Concurrent Planning Defined

“In concurrent services planning, alternative forms of permanency are identified, and implemented early in the case planning process. The case plan addresses both how reunification can be achieved … and how legal permanency … can be achieved if efforts to reunify fail. … The development of both tracks simultaneously is necessary to achieve the goal of timely legal permanency.”

Concurrent Services Planning: Resource Guide, California Department of Social Services, p. I-3 (rev. 6/19/98 as cited in California Juvenile Courts: Practice and Procedure (2013) §2.129[9].)


Concurrent Planning is Mandated by California Law

The purpose of concurrent planning is to honor the child’s attachment needs and to expedite a permanent home for the child should reunification fail.

“The social worker is required to develop two simultaneous plans for the child; one plan to facilitate reunification between parent and child, and a back-up plan for legal permanency for the child (often foster placement with prospective adoption parents) if reunification fails. Such concurrent planning is intended to avoid multiple placements and expedite permanency for children who cannot be returned to a parent.”

California Juvenile Dependency Practice, (CEB 2022) § 5.9; see also Welfare and Institutions Code §§ 358.1(b), 366.21(l), 16501.1(f)(10); California Rules of Court 5.708(e)(2) and 5.690(a)(1)(B)(i) and (ii).


Concurrent planning in California is mandatory for all court dependent children in out-of-home care for whom reunification services have been ordered. At least twenty-four states and the District of Columbia allow, but do not require, concurrent planning.  For more information on each state's unique policies pertaining to concurrent planning, please click here.


Steps Involved in Concurrent Planning

If at the disposition hearing the court orders a child to remain or be placed in custody, concurrent planning commences. “Planning for a child’s legal permanence begins upon initial removal from his or her parents. Concurrent planning, i.e., setting up an alternative permanent plan while at the same time providing family reunification services for a detained child, shall be an integral practice.” Procedural Guide 0300-503.21 (Rev. 9/09), Los Angeles County Division of Children and Family Services.

The very first disposition report to the court must include a plan to provide a permanent home for the child in the event reunification efforts fail. See Welfare and Institutions Code §§ 358.1(b), 366.1, and 16501(i).

Early Assessment:

  • Caseworkers begin the process of finding out the needs of caregivers and children, and the issues that created an unsafe living environment for the child. Caseworkers and professionals evaluate the situation and provide information to the judge and agency about possible home improvements needed to keep the child safe, and judges may order specific services to help.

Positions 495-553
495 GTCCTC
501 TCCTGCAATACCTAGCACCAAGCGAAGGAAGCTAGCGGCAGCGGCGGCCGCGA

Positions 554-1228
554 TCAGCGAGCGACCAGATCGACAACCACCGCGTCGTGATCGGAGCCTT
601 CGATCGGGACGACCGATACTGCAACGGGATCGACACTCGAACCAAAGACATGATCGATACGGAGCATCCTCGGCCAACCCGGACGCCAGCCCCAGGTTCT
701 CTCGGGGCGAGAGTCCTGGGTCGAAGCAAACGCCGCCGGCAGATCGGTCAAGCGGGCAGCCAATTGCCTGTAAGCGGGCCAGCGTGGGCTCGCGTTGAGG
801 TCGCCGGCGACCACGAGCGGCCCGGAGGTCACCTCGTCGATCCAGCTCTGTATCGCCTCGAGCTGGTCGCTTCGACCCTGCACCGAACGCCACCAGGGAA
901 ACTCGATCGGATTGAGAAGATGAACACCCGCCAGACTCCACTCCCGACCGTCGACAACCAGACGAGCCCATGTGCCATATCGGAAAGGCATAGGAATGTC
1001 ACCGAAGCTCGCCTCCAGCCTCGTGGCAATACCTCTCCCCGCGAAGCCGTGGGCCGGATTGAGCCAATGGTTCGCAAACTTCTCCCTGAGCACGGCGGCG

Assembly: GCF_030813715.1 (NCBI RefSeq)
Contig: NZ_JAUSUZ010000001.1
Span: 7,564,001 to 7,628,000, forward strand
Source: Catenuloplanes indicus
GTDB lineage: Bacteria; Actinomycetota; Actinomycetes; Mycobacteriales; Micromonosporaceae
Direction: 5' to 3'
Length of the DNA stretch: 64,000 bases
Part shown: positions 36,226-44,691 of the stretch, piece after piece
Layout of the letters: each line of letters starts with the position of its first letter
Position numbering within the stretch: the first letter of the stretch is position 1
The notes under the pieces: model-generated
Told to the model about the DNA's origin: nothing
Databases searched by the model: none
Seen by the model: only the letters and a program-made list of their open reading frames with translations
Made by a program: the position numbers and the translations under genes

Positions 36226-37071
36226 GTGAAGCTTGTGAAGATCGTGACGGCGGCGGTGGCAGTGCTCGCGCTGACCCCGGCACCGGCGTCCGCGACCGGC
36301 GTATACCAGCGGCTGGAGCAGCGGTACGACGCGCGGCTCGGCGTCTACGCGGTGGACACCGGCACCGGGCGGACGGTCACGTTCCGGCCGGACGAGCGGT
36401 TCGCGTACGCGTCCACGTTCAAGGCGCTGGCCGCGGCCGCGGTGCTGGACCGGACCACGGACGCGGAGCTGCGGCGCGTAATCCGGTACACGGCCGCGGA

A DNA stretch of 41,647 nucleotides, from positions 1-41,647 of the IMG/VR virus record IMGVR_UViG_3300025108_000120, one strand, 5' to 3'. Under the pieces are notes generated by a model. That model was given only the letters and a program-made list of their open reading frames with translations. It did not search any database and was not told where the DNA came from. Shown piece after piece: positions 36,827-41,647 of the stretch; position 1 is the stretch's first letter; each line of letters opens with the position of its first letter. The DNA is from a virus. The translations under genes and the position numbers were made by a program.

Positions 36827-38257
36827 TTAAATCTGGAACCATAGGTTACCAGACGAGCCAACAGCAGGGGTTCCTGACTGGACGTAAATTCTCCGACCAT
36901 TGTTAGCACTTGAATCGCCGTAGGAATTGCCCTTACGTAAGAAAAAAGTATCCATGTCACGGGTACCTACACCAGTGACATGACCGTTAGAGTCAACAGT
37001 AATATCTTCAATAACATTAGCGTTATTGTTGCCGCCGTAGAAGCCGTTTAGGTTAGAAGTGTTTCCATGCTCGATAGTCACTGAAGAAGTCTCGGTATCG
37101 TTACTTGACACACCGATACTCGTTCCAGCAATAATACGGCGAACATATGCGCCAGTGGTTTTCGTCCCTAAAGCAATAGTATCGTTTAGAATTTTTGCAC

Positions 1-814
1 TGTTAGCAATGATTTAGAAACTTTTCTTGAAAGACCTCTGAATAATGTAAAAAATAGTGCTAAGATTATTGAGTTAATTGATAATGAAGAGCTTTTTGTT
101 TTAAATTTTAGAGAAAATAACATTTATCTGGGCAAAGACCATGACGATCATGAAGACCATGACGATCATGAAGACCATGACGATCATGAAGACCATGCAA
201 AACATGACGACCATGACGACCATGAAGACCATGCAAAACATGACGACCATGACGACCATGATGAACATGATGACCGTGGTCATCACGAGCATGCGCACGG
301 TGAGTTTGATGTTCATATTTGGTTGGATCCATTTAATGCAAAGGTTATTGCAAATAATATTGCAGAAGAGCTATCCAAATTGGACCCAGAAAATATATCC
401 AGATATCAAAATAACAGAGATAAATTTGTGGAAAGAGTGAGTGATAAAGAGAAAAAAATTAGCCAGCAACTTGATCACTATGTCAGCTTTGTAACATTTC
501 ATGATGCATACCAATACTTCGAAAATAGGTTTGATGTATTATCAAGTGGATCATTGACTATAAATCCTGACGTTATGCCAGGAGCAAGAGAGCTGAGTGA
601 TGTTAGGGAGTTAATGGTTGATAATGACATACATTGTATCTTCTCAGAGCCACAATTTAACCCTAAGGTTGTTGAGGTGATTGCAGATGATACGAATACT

Determining Family Members:

  • The law requires that when a child enters foster care, the agency must notify both parents and relatives who may be willing to care for the child. Caregivers will be asked by the caseworkers for the names and addresses of families, and if unsure, efforts will be made by the courts and agency to contact and locate relatives. 

Case Planning:

  • The case plan is a guide that tells caregivers what they must do to have their child return home. 
  • This may include intensive services, visitation efforts, programs, therapy, and treatment.
  • It is expected that caregivers work with their caseworker and service providers and make progress on their case plan goals so that they can provide a safe home for their child.

Permanency Options for Children:

  • Return home to the parent (reunification)
  • Adoption
  • Legal Guardianship Permanent legal custodianship
  • Placement with a fit and willing relative

Plan A and Plan B:

  • Plan A: The first choice for most foster children is for them to return home. However, the caregiver must be able to demonstrate to the judge that they can provide a safe home for their child. 
  • Plan B: If the judge decides that the child cannot safely return home, the second option that the judge must consider is one of the other federally approved permanency goals listed below.


Concurrent Planning Should Honor the Child's Attachments

The benefit of concurrent planning is that it protects children from the risk of trauma caused by  loss, insecurity, instability, and anxiety. Concurrent planning seeks to reduce the amount of time that children spend in foster care and to ensure that children have more stability in their lives. Having a stable living situation promotes healthy development of relationships and secure early attachments, supporting successful mental, social, emotional, and cognitive development. Concurrent planning works to secure permanency faster, ensuring that children have fewer placements, possibly negating the harmful traumas of disruptions and abandonment feelings.